Ethereum has been working on a solution for its own scaling issues with Ethereum 2.0, and new platforms are trying to meet the need to scale effectively. Ethereum 2.0 has recently announced its final testnet before network launch.
Ethereum 2.0, aka “Serenity,” is an attempt to move away from a PoW consensus mechanism to a PoS consensus, with changes coming in stages — and timing subject to change. With phase 0, the Beacon Chain will implement proof-of-stake and manage the registry of validators, which will begin attesting blocks on Ethereum 2.0. There are concerns that there won’t be enough validators online to stake during this round, but it’s likely more a question of “when” rather than “if” — but for the beacon to launch its genesis block, at least 524,288 ETH must be staked on the network, divided among a minimum of 16,384 validators.
Meanwhile, Ethereum 1.0 will run in parallel. The networks are planned to merge at some later date, but during this first phase, Ethereum 2.0 will not be processing transactions or be able to host decentralized applications. The beacon chain will introduce the native crypto of this network: ETH2.0. The beacon chain will coordinate the PoW and PoS networks while communicating with shard chains and the Ethereum VM. Shard chains are subnetworks made of shards that enable increased scaling capabilities. In Phase 1, they will separate the Ethereum blockchain into 64 shard chains, as Ethereum is theoretically able to process 64 blocks simultaneously.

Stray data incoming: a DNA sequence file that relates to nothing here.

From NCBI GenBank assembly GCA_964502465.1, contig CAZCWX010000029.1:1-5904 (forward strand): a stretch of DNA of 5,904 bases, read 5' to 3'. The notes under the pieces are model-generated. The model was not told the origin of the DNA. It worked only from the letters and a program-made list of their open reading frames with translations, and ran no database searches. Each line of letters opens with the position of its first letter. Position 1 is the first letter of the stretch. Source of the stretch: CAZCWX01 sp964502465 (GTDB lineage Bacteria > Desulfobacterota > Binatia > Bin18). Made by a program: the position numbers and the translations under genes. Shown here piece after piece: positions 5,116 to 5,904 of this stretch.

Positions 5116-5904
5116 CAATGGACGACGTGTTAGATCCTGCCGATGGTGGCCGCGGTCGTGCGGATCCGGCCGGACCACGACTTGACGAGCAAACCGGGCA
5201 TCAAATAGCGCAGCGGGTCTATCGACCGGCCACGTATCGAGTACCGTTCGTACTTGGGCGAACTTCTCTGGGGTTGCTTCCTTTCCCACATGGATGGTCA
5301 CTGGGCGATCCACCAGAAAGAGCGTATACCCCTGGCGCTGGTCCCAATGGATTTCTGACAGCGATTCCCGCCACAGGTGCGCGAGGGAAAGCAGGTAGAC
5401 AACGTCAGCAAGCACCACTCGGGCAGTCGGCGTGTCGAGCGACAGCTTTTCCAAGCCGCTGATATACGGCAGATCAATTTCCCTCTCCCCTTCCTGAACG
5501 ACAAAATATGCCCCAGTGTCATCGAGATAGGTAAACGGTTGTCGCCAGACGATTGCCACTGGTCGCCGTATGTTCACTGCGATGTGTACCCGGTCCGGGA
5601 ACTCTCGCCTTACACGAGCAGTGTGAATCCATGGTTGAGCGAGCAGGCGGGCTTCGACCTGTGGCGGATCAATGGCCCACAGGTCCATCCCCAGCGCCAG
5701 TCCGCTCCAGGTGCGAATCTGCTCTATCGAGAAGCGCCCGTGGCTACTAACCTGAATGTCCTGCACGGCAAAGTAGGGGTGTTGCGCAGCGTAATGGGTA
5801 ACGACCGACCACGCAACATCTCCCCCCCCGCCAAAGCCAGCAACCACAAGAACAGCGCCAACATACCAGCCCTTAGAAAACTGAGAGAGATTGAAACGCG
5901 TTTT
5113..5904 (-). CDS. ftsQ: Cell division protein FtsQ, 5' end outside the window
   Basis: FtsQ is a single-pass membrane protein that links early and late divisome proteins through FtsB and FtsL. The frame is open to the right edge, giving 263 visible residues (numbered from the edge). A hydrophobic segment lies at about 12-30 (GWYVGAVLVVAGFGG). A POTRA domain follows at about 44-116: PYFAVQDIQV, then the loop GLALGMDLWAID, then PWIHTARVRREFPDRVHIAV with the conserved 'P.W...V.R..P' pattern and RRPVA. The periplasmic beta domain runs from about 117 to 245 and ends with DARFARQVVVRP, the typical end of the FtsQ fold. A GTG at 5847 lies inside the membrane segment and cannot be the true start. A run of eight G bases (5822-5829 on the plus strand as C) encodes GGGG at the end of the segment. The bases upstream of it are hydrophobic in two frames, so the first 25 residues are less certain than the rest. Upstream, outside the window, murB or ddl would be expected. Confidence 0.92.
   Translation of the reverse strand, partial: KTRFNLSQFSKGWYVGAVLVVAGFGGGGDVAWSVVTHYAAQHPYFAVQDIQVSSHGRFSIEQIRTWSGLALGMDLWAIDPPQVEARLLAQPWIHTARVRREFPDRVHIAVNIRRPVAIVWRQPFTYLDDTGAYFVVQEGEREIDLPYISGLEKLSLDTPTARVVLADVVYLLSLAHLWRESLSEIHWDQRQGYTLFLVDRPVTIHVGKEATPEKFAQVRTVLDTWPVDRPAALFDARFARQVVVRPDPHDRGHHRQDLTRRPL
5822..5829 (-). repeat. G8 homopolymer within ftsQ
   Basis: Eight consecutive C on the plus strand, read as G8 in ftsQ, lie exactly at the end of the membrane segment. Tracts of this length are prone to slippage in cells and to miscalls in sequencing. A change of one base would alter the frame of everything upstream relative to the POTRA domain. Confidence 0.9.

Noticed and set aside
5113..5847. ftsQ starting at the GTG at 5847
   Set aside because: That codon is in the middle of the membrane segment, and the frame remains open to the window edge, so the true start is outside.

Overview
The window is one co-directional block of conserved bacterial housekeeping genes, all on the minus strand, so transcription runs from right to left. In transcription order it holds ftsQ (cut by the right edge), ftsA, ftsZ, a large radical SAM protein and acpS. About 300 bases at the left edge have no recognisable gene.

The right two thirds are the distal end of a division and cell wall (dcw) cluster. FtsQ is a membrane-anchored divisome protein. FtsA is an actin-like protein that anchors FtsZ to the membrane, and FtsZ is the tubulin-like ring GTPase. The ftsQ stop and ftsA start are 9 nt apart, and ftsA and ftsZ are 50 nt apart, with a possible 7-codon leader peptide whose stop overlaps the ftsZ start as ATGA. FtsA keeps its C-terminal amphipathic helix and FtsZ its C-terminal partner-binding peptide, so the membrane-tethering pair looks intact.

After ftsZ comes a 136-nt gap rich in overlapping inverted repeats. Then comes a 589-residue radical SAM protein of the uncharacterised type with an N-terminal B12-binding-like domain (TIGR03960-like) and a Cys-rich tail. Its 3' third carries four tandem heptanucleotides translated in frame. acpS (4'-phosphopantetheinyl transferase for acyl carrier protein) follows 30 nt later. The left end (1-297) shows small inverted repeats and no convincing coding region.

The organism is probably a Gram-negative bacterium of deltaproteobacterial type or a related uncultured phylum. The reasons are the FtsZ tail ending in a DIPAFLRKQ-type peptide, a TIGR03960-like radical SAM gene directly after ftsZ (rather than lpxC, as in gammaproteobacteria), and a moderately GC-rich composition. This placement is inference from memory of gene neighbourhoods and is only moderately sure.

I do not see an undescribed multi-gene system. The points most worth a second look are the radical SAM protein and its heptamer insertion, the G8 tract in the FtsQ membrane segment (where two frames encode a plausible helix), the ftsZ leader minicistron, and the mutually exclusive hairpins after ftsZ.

This paves the way for the merging of PoW chains and Ethereum 2.0 in Phase 1.5. Ethereum 1.0 becomes the first shard chain in the new PoS network with no break in the data or transaction history. PoW Ethereum becomes one of the PoS shards, integrated fully into the new chain.
Serenity Phase 2, eWASM, is named after the Ethereum Web Assembly that replaces the Ethereum Virtual Machine as the new virtual machine. During this stage, shard chains are no longer in testing mode, and their transactions should be able to scale across the entire network. Once the network is fully functional, transaction capability, DApp hosting and executing smart contracts are now possible, and the transition is complete.
In contrast, Algorand’s newer network has its current consensus mechanism ready now, and Algorand 2.0 developers can host DApps on a truly decentralized network today. Ethereum 2.0 won’t be fully operational for another two years, and by then, their changes could be out of date. There are other networks, of course.
Other PoS solutions
Tezos is a self-amending, open-source, multi-purpose platform for building DApps and smart contracts that use Liquid PoS — a version of delegated proof-of-stake — for consensus. Reference has been made to Tezos as the token with the power to unseat Ethereum. “Baking” is how blocks are produced and validated on the Tezos blockchain. Token holders can delegate their tokens to a bake but always retain ownership. Only the validator is punishable if there is a security fault.